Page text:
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VERIFY: No, COVID-19 vaccines do not affect men's and women's fertility

Maine CDC Director Dr. Nirav Shah said this question is one of the most common pieces of misinformation he hears from the public about the coronavirus vaccine.

PORTLAND, Maine — Maine CDC Director Dr. Nirav Shah said one of the most common pieces of misinformation he hears from the public about the coronavirus vaccine is about effects on fertility.

The U.S. CDC issued an urgent alert Wednesday for pregnant women to get the COVID-19 vaccine, saying only 31% of pregnant women had gotten the shot, but that they have a 70% higher risk of death if they catch COVID-19 and are symptomatic.


Do the COVID-19 vaccines affect fertility?





According to Shah, the U.S. CDC, and the World Health Organization, the vaccines do not affect a person's fertility.

"Based on everything we know about mRNA vaccines, the J and J vaccines, and vaccines in general, as well as now the billions of people who have taken the vaccine, there's no basis to believe that your fertility will be affected in any way by getting vaccinated," Shah said.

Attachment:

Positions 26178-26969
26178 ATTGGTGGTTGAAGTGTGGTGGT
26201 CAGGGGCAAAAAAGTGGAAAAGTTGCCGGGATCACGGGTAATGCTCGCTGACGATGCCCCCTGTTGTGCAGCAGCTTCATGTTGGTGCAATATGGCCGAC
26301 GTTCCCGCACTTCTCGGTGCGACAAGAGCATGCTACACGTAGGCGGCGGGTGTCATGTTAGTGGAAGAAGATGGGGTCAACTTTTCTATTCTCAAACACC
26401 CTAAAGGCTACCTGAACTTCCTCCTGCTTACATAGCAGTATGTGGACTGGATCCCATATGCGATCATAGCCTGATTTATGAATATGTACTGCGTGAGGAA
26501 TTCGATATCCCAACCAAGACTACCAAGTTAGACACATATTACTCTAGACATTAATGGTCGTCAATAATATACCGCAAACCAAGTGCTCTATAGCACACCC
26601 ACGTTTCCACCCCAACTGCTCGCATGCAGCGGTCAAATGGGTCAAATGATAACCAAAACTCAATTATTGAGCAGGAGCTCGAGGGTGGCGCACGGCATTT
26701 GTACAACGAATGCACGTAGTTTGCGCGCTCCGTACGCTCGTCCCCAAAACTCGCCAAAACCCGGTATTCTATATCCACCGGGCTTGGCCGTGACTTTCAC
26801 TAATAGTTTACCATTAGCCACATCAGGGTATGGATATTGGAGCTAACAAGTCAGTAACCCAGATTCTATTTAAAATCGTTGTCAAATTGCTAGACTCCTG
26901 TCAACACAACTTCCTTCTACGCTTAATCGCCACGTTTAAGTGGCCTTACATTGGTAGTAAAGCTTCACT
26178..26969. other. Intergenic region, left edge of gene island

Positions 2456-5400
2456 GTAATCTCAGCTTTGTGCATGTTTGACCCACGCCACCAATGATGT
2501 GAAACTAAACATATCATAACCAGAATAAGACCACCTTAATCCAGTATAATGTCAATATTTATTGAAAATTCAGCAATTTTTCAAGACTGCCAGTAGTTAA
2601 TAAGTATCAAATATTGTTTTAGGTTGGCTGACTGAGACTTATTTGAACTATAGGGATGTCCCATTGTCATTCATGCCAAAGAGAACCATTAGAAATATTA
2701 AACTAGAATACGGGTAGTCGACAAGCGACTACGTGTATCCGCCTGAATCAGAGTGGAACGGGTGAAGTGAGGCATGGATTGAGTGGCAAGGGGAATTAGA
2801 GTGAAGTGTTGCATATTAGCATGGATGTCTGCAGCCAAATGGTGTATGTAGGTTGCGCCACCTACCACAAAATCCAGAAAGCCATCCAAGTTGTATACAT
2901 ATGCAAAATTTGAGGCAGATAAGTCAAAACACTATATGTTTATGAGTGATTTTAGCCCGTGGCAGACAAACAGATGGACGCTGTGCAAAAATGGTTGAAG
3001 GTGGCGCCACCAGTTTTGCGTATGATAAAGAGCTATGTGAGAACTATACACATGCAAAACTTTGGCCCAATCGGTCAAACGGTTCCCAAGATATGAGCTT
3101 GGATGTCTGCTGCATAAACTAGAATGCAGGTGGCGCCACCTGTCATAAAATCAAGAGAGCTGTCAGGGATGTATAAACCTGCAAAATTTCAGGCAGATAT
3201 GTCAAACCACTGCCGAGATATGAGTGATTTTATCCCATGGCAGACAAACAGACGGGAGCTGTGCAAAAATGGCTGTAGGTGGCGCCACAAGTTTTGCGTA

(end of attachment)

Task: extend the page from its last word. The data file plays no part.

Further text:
"It's a common myth and I should start by saying that there is absolutely no scientific evidence or truth behind this concern that vaccines somehow interfere with fertility either in men or in women," WHO's chief scientist Dr. Soumya Swaminathan said in a myth-buster segment for the agency.

She said the vaccines stimulate an immune response against the specific spike protein of the virus.

"So there is no way that they could interfere with the functioning of the reproductive organs in either men or women, so I think people can rest assured that these vaccines in no way interfere with fertility," Swaminathan said.

The U.S. CDC released data from a small study of 45 men that found no significant changes in sperm quantity or movement after vaccination.

Another CDC study found no differences in pregnancy success rates among women vaccinated or not vaccinated.

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